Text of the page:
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LETTER TO EDITOR
Year : 2014  |  Volume : 62  |  Issue : 4  |  Page : 460-462

Hemangiopericytoma of pineal region: Case report and review


1 Department of Neurosurgery, National Institute of Mental Health and Neurosciences, Bangalore, Karnataka, India
2 Department of Neuropathology, National Institute of Mental Health and Neurosciences, Bangalore, Karnataka, India

Date of Web Publication19-Sep-2014

Correspondence Address:
Paritosh Pandey
Department of Neurosurgery, National Institute of Mental Health and Neurosciences, Bangalore, Karnataka
India
Paritosh Pandey
Department of Neurosurgery, National Institute of Mental Health and Neurosciences, Bangalore, Karnataka
India
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Source of Support: None, Conflict of Interest: None


DOI: 10.4103/0028-3886.141277

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How to cite this article:
Maiti TK, Nagarjun M N, Arimappamagan A, Mahadevan A, Pandey P, Maiti TK, Nagarjun M N, Arimappamagan A, Mahadevan A, Pandey P. Hemangiopericytoma of pineal region: Case report and review. Neurol India 2014;62:460-2

How to cite this URL:
Maiti TK, Nagarjun M N, Arimappamagan A, Mahadevan A, Pandey P, Maiti TK, Nagarjun M N, Arimappamagan A, Mahadevan A, Pandey P. Hemangiopericytoma of pineal region: Case report and review. Neurol India [serial online] 2014 [cited 2020 Oct 23];62:460-2. Available from: https://www.neurologyindia.com/text.asp?2014/62/4/460/141277


Sir,

Intracranial hemangiopericytomas (HPC) are malignant meningothelial tumors, developing from malignant transformation of pericytes. Majority of them are located in the base of the skull, in the middle or posterior fossa. The HPC in the posterior third ventricle region is very uncommon and thus this report.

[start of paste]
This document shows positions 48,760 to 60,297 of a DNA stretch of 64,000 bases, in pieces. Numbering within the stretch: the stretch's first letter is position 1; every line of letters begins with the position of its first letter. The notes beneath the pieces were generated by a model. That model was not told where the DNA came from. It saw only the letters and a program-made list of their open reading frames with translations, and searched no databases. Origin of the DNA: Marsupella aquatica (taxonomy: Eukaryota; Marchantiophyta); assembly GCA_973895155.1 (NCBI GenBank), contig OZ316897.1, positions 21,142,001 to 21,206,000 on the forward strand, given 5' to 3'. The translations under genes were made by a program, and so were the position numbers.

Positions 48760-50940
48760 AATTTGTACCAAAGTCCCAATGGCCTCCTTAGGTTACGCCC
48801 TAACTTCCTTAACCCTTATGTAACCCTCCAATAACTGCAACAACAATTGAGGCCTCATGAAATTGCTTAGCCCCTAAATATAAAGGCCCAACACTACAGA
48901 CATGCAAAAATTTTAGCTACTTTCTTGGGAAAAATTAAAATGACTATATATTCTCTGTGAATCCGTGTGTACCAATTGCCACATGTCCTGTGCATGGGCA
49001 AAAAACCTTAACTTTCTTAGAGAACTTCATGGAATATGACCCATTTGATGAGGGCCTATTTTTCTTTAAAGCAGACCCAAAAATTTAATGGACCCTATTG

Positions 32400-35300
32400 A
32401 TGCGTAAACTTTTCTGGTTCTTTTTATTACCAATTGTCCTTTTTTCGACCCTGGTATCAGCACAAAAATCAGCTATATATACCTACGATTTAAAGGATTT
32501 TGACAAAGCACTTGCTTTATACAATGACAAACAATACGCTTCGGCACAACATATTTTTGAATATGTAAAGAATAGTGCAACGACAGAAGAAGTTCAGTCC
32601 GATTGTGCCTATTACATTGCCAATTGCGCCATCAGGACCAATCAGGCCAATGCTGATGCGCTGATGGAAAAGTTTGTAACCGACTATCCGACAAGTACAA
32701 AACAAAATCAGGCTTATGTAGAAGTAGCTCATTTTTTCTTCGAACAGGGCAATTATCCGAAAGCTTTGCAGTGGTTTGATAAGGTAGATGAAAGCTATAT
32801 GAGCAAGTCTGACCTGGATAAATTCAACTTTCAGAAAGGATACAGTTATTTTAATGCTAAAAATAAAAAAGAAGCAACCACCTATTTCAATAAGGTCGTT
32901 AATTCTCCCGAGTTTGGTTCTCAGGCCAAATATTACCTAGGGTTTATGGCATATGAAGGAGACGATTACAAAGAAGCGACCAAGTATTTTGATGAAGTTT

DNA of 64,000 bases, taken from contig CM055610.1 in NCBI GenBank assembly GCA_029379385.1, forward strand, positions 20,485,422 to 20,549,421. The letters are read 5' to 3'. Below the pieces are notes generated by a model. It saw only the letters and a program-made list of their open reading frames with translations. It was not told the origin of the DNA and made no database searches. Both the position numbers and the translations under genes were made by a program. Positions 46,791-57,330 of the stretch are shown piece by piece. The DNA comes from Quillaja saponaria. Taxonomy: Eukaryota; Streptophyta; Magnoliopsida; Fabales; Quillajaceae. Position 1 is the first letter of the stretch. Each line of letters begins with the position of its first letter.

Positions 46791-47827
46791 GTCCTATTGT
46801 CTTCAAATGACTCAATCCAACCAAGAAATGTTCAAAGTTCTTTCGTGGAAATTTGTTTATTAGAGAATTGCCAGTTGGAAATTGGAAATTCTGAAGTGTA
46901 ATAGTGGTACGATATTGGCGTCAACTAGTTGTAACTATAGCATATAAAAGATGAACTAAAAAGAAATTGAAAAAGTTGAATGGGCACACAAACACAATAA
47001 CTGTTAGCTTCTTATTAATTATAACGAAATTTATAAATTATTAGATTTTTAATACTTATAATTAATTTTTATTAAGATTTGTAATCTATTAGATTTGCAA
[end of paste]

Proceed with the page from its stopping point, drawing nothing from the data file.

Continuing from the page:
A 24-year-old male presented with headache and vomiting of one-month duration. Neurologic examination was normal except for bilateral papilledema. Magnetic resonance imaging (MRI) brain showed a well-defined lesion in posterior third ventricular region, iso to hypointense on T1, hyper on T2, enhancing intensely on contrast, causing obstructive hydrocephalus [Figure 1]a-d. A ventriculoperitoneal shunt was done for hydrocephalus. Cerebrospinal fluid analysis was negative for tumor markers. Subsequently he underwent right-sided Poppen's approach and excision of lesion. The tumor was found to be attached to the tentorium and was highly vascular. Majority of the vascularity was coming from the falx and the tentorium. Following the detachment of the tentorial attachment, the tumor was excised completely. Patient had no deficits in the postoperative period, and was discharged on postoperative day-4. Histopathology revealed characteristic features of HPC with large dilated staghorn vascular channels and foci of stromal hyalinization and cystic changes intersecting the tumor cells that have elongated vesicular nuclei arranged in sheets [Figure 1]e. Mitotic activity exceeded 5/10 hpf but no necrosis was noted. Tumor cells exhibited strong immunoreactivity for CD34 [Figure 1]f A diagnosis of Grade II HPC was made. In view of high mitosis, and the diagnosis of hemangiopericytoma, he received radiotherapy of 50 Gy in 25 fractions. At 1-year follow up, he was asymptomatic and had no deficits. The MRI of the brain did not show any evidence of residual or recurrent tumor [Figure 2]a-c.